It is then common to declare that while physical quantities and units are not, strictly speaking, numbers, they should be manipulated using the laws of algebra as if they were numerical quantities. For instance, if an object travels

metres in

seconds, then its speed should be

where we use the usual abbreviations of

and

for metres and seconds respectively. Similarly, if the speed of light

is

and an object has mass

, then Einstein’s mass-energy equivalence

then tells us that the energy-content of this object is

Note that the symbols

are being manipulated algebraically as if they were mathematical variables such as

and

. By collecting all these units together, we see that every physical quantity gets assigned a unit of a certain dimension: for instance, we see here that the energy

of an object can be given the unit of

(more commonly known as a

Joule), which has the dimension of

where

are the dimensions of mass, length, and time respectively.

There is however one important limitation to the ability to manipulate “dimensionful” quantities as if they were numbers: one is not supposed to add, subtract, or compare two physical quantities if they have different dimensions, although it is acceptable to multiply or divide two such quantities. For instance, if

is a mass (having the units

) and

is a speed (having the units

), then it is physically “legitimate” to form an expression such as

, but not an expression such as

or

; in a similar spirit, statements such as

or

are physically meaningless. This combines well with the mathematical distinction between vector, scalar, and matrix quantities, which among other things prohibits one from adding together two such quantities if their vector or matrix type are different (e.g. one cannot add a scalar to a vector, or a vector to a matrix), and also places limitations on when two such quantities can be multiplied together. A related limitation, which is not always made explicit in physics texts, is that transcendental mathematical functions such as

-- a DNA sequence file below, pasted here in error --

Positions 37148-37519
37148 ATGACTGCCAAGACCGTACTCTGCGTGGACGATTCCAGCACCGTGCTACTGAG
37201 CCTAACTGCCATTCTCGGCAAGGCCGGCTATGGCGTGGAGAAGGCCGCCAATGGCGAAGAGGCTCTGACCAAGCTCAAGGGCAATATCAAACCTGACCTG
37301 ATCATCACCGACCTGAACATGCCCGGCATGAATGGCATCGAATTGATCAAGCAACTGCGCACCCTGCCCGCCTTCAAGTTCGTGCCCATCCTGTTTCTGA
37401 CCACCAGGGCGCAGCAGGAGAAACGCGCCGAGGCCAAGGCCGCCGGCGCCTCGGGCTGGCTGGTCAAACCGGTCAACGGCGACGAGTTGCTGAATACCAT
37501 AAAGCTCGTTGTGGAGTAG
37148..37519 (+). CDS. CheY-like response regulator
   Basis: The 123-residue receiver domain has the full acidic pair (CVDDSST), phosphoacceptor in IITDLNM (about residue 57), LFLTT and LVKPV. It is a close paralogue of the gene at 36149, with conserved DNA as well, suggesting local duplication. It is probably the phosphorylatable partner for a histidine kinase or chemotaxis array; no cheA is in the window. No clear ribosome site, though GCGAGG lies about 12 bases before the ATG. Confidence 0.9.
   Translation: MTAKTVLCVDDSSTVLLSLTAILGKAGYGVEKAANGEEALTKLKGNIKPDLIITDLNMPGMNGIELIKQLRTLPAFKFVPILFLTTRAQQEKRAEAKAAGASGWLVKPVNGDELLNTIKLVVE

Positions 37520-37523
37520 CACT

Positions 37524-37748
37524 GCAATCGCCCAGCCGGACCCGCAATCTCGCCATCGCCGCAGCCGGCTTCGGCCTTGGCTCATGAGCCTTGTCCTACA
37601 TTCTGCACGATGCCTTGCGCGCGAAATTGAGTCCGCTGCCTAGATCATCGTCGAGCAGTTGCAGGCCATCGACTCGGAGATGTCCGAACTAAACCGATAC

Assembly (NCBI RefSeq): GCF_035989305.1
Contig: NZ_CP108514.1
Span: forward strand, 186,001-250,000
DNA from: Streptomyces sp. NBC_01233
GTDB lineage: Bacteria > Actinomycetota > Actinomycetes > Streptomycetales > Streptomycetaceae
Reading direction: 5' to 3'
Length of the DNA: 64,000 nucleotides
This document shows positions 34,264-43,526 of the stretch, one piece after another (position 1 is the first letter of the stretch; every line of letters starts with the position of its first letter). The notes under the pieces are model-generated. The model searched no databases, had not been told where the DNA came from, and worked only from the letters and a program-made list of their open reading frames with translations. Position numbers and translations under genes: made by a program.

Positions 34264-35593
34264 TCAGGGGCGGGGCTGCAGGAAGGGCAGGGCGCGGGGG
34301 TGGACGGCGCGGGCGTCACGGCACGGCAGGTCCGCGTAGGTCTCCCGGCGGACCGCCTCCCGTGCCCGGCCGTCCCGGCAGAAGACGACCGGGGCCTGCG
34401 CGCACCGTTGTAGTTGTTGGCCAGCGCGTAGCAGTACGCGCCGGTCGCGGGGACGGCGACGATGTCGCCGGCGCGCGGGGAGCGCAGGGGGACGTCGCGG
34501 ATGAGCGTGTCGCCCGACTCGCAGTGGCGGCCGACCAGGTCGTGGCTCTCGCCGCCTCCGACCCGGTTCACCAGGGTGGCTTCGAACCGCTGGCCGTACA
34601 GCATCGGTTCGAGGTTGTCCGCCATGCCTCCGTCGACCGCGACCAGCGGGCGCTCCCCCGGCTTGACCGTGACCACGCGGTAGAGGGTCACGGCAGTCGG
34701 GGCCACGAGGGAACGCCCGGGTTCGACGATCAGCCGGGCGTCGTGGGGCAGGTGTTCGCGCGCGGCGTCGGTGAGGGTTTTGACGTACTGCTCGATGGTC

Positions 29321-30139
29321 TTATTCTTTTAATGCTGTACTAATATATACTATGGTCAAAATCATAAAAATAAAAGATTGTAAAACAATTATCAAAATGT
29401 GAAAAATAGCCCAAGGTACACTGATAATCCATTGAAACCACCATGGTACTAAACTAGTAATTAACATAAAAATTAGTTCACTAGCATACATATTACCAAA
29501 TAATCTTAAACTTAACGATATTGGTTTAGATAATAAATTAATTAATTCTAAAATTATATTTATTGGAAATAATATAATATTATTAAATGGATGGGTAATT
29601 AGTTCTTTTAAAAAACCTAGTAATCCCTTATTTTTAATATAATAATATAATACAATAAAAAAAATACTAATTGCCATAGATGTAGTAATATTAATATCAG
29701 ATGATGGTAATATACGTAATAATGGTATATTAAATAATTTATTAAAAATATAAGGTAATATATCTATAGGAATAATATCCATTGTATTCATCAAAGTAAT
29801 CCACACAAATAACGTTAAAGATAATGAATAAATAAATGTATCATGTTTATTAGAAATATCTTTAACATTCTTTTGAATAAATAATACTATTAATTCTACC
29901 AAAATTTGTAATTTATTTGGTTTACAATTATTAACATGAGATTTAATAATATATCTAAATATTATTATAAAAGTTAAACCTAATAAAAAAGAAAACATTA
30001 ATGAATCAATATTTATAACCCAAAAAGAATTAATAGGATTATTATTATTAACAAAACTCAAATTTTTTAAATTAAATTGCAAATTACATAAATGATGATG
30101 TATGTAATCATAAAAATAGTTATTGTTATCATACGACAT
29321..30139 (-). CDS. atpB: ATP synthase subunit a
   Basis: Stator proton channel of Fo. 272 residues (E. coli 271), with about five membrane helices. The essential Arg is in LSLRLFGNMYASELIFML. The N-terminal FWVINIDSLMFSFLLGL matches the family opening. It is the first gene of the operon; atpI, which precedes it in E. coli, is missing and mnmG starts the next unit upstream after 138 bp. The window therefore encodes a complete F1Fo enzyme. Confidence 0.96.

or

should only be applied to arguments that are dimensionless; thus, for instance, if

is a speed, then

is not physically meaningful, but

is (this particular quantity is known as the

rapidity associated to this speed).

These limitations may seem like a weakness in the mathematical modeling of physical quantities; one may think that one could get a more “powerful” mathematical framework if one were allowed to perform dimensionally inconsistent operations, such as add together a mass and a velocity, add together a vector and a scalar, exponentiate a length, etc. Certainly there is some precedent for this in mathematics; for instance, the formalism of

Clifford algebras does in fact allow one to (among other things) add vectors with scalars, and in differential geometry it is quite common to formally apply transcendental functions (such as the exponential function) to a differential form (for instance, the

Liouville measure of a symplectic manifold can be usefully thought of as a component of the exponential

of the symplectic form

).

However, there are several reasons why it is advantageous to retain the limitation to only perform dimensionally consistent operations. One is that of error correction: one can often catch (and correct for) errors in one’s calculations by discovering a dimensional inconsistency, and tracing it back to the first step where it occurs. Also, by performing

dimensional analysis, one can often identify the form of a physical law before one has fully derived it. For instance, if one postulates the existence of a mass-energy relationship involving only the mass of an object

, the energy content

, and the speed of light

, dimensional analysis is already sufficient to deduce that the relationship must be of the form

for some dimensionless absolute constant

; the only remaining task is then to work out the constant of proportionality

, which requires physical arguments beyond that provided by dimensional analysis. (This is a simple instance of a more general application of dimensional analysis known as the

Buckingham theorem.) [

Continue reading on Tao's blog]